Published On: July 22, 2018 11:28 AM NPT By: Sonam Lama

Bearing witness to animals in captivity

Bearing witness to animals in captivity

KATHMANDU, July 22: The never-ending debate on whether animals should be held in captivity or let free has been a subject of arguments among animal rights activists, and park officials. In Nepal, the Central Zoo is the only authorized body that scrutinizes the status of animals in captivity.

Spread across six hectares, Jawalakhel’s central zoo houses 289 mammals of 34 species, 32 reptiles of 9 species, 162 fishes of 27 species, and 460 birds of 57 species. Visitors are attracted by the diverse wildlife since the zoo was made accessible to the public in 2011 BS. Although additional inclusions of animals have elevated the exposure of the establishment, the constricted confinement that the animals are captivated in has caused threats to their physical and psychological well-being.

“It is due to the lack of ample open spaces for all the animals, we have hardly encouraged breeding in the species,” confirmed Lina Chalise – Conservation and Information Officer at the Central Zoo. “Students from more than 25 schools are actively participating in the Friends of Zoo (FOZ) program. The program enables the students to learn about animal welfare, and become sensitive toward them,” added Chalise. 

Animal welfare consists of a myriad of dimensions and evaluations to ensure proper nutritional feed, and medical facilities for animals in captivity. “The common tendency observed in animals, especially in deer, are fight-wounds,” explained veterinarian Nabin KC Officer of the Central Zoo. Since rescue and rehabilitation are the major priorities of the zoo, we conduct frequent inspections on a regular basis to check for parasitic infestations, fever or anorexic tendencies,” added KC.

Many studies and researches have concluded that animals in captivity tend to deal with stressful conditions. An analysis of Dr. Michaël Beaulieu, “A Bird in the House: The Challenge of Being Ecologically Relevant in Captivity”, stresses on the fact that animals in captivity are kept under conditions that mostly reflect a paradoxical season in terms of temperature light and humidity that would never be encountered in the wild which results in elevated stress levels. He further indicated that sleep disruption appeared to be the major contributor to stress in animals ultimately shortening their lifespan in captivity.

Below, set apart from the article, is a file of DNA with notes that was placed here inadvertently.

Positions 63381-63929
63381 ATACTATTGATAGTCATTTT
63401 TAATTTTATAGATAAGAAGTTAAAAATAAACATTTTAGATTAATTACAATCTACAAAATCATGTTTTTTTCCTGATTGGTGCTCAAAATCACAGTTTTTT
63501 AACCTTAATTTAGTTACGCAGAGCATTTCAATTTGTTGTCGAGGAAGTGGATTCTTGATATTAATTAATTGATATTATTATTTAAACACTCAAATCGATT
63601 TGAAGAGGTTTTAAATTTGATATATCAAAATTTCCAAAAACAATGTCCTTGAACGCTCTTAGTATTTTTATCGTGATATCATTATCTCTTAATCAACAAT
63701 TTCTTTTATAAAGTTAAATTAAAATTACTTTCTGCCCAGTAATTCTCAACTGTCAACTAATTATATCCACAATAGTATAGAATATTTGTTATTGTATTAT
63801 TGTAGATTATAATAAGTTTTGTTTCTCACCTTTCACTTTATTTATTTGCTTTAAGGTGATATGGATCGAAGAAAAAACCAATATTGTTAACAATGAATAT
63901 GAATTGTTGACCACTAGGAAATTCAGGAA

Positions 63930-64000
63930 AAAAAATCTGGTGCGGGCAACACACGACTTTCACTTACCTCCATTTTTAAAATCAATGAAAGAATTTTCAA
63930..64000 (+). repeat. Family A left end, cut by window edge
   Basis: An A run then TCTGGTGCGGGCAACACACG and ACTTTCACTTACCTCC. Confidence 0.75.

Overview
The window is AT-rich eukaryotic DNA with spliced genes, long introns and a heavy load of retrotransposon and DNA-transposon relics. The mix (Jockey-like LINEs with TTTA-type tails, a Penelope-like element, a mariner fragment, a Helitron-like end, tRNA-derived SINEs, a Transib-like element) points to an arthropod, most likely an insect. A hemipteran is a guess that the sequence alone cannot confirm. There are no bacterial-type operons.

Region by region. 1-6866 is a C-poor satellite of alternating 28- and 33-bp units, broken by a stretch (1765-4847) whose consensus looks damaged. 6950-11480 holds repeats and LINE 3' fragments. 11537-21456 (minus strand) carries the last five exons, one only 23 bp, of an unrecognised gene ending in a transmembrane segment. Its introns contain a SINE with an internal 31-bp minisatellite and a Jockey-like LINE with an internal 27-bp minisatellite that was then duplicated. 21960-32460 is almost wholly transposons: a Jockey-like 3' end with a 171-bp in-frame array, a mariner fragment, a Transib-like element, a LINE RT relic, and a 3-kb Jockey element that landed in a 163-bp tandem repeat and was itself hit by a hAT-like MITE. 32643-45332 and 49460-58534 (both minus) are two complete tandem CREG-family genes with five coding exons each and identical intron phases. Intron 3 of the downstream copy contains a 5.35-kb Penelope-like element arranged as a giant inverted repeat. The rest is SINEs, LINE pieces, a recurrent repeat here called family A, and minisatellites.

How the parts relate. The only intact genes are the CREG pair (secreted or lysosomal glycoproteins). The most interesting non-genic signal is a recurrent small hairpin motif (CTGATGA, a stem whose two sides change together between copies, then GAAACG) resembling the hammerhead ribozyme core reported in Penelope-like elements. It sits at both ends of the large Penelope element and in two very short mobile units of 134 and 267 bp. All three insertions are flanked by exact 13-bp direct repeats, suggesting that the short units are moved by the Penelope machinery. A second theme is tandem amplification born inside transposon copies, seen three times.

The animals in the zoo are not provided with an environment that simulates their natural habitat. 54-year-old caretaker Hari Krishna Shrestha explained“I work in section 2, which includes tiger, hippopotamus, one-horned rhinoceros, arna and siamang. My experience as a caretaker suggests that factors including space and climatic temperature play key roles to determine the well-being, influencing the behaviors of animals in captivity.  Here, the domesticated tigers have almost forgotten to roar after being held captive for a long time.” As Shrestha gave us a tour of the tiger feeding area, it became evident that the domesticated tiger wasn’t bothered by human presence in his domain. However, on the adjacent cell was a freshly captured male man-eater. The tiger seemed moderately content while the caretakers approached his feeding space. However, his temper elevated when we walked towards his cage. The roar amplified across the captivity, but we were assured that the tiger would lose his temper with time after added human exposure.

New project in the pipeline
“Acknowledging the breeding, and space constraints, the government has allocated Rs 60 million to set up a new central zoo in Surya Binayak. The semi-open zoo, spread across 245.165 hectares, is estimated to be completed within five years.  It aims to foster endangered mammal species, enlisted in the IUCN red list by conducting behavioral research, imparting conservation education and encouraging recreational value,” added Narayan Rupakheti -- Deputy Director at Department of National Parks and Wildlife Conservation (DNPWC).

Designed by World Society for the Protection of Animals (WSPA) and Animal Advocate, Rob Laidlow, Zoo Exhibit Quick Audit Process (ZEQAP) is an assessment tool that can be used to grade the condition of zoos. It includes the method to analyze the five freedoms factors including freedom from hunger and thirst, freedom from thermal and physical discomfort, freedom from Injury, disease, and pain, freedom of movement and the opportunity to express most normal patterns of behavior, and freedom from fear and distress for animals in captivity. 

ZEQAP evaluates the status of captive animals under 11 critical points including appearance, behavior, space, barrier, substrate, features and furnishing, shelter, privacy, environmental condition, safety, and signage of exhibit areas. It is used for auditing terrestrial mammal exhibits. 

The research paper on “Assessment of the welfare status of endangered terrestrial mammals at Nepal central zoo carried out in 2014 by Ravee Tandukar under the same tool found the status of endangered mammals improving. Such assessment methods and mechanisms can be adopted to ensure the protection of animal rights and their long-term welfare. “We are joining our efforts to provide the space irrespective to the international standard in the semi-open zoo, and are hopeful to make the zoo animal-friendly,” added Rupakheti.

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